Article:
The Resistance

About the importance of being aware of our natural tendency to always choose the easy path.

Diner Ismail

2 minute read

Every Monday evening, after finishing one hour of training in Savate (French kickboxing), we’re invited to stay for an extra 30 minutes of sparring. My initial intention every time is to stay, because sparring is the most valuable type of training I could do other than actual boxing. However, when the hour of training ends and the time comes to make the decision I start having thoughts like: “I’m quite tired though, and I feel like I’ve trained enough anyway”, or “I’m a bit hungry, so I should go and have dinner now.”. Sometimes that rationalizing voice wins and I actually go home. Other times I ignore it and make the right, although uncomfortable choice and stay for sparring.

This kind of scenario shows up in many different contexts. This is an internal self-sabotage, and it manifests itself as the negative voice you hear in your head whenever you’re about to do something difficult or uncomfortable. Steven Pressfield, in his book The War of Art, calls this The Resistance. In a mythical fashion, he describes it as a universal force whose sole mission is to keep things as they are, whether through rationalising, by inspiring fear and anxiety, emphasising other distractions that require attention, or as an inner critic.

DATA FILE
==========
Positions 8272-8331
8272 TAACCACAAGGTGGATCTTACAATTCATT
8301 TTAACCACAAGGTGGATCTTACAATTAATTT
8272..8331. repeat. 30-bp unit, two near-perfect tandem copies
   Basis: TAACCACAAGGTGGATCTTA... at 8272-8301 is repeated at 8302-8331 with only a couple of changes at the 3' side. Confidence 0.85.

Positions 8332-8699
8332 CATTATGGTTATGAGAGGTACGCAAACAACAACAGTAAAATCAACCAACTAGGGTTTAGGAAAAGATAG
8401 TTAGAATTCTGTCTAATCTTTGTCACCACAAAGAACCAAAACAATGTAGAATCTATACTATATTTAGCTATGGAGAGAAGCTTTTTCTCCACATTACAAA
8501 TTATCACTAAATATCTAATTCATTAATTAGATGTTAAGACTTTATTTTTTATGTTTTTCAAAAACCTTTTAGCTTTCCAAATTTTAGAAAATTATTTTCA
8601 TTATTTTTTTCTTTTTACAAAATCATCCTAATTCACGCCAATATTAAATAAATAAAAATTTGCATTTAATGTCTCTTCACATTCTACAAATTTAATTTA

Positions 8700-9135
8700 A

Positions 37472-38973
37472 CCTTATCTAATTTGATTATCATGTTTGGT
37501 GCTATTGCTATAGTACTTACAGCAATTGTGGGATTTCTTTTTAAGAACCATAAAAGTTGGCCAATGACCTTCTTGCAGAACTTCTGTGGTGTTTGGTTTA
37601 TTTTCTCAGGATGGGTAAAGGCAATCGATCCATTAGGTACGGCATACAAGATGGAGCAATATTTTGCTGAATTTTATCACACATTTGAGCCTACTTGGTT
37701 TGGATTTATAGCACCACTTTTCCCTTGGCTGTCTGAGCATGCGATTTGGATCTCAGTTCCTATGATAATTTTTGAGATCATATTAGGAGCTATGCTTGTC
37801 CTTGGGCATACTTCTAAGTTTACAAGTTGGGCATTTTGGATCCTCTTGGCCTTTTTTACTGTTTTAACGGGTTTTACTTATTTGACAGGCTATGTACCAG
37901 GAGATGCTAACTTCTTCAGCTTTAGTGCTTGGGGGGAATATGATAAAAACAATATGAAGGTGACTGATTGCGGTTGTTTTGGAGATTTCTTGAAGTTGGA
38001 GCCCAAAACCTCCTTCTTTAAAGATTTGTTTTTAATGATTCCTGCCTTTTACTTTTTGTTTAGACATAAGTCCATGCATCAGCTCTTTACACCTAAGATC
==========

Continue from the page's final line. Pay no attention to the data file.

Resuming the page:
“Resistance is always lying and always full of shit.”

I love this idea, mainly because by thinking about those negative voices and tendencies in this way I can separate them from my own self, from who I really am. It’s easier to recognise them and think “Oh there it is, that’s The Resistance. No thanks, I’m still gonna go to the gym.”

“Fear doesn’t go away. The warrior and the artist live by the same code of necessity, which dictates that the battle must be fought anew every day.”

One important reason I think being aware of and fighting the Resistance is the fact that repeatedly overcoming or falling prey to it becomes an ingrained habit. Without being mindful of this process, something like procrastinating every day on our important tasks can become a strong habit that over time becomes more and more difficult to break.

“If you find yourself asking yourself (and your friends), “Am I really a writer? Am I really an artist?” chances are you are. The counterfeit innovator is wildly self-confident. The real one is scared to death.”

I highly recommend reading either The War of Art or Turning Pro, both by Steven Pressfield. They’re both short and easy to read, with a Zen-like brevity and simplicity.

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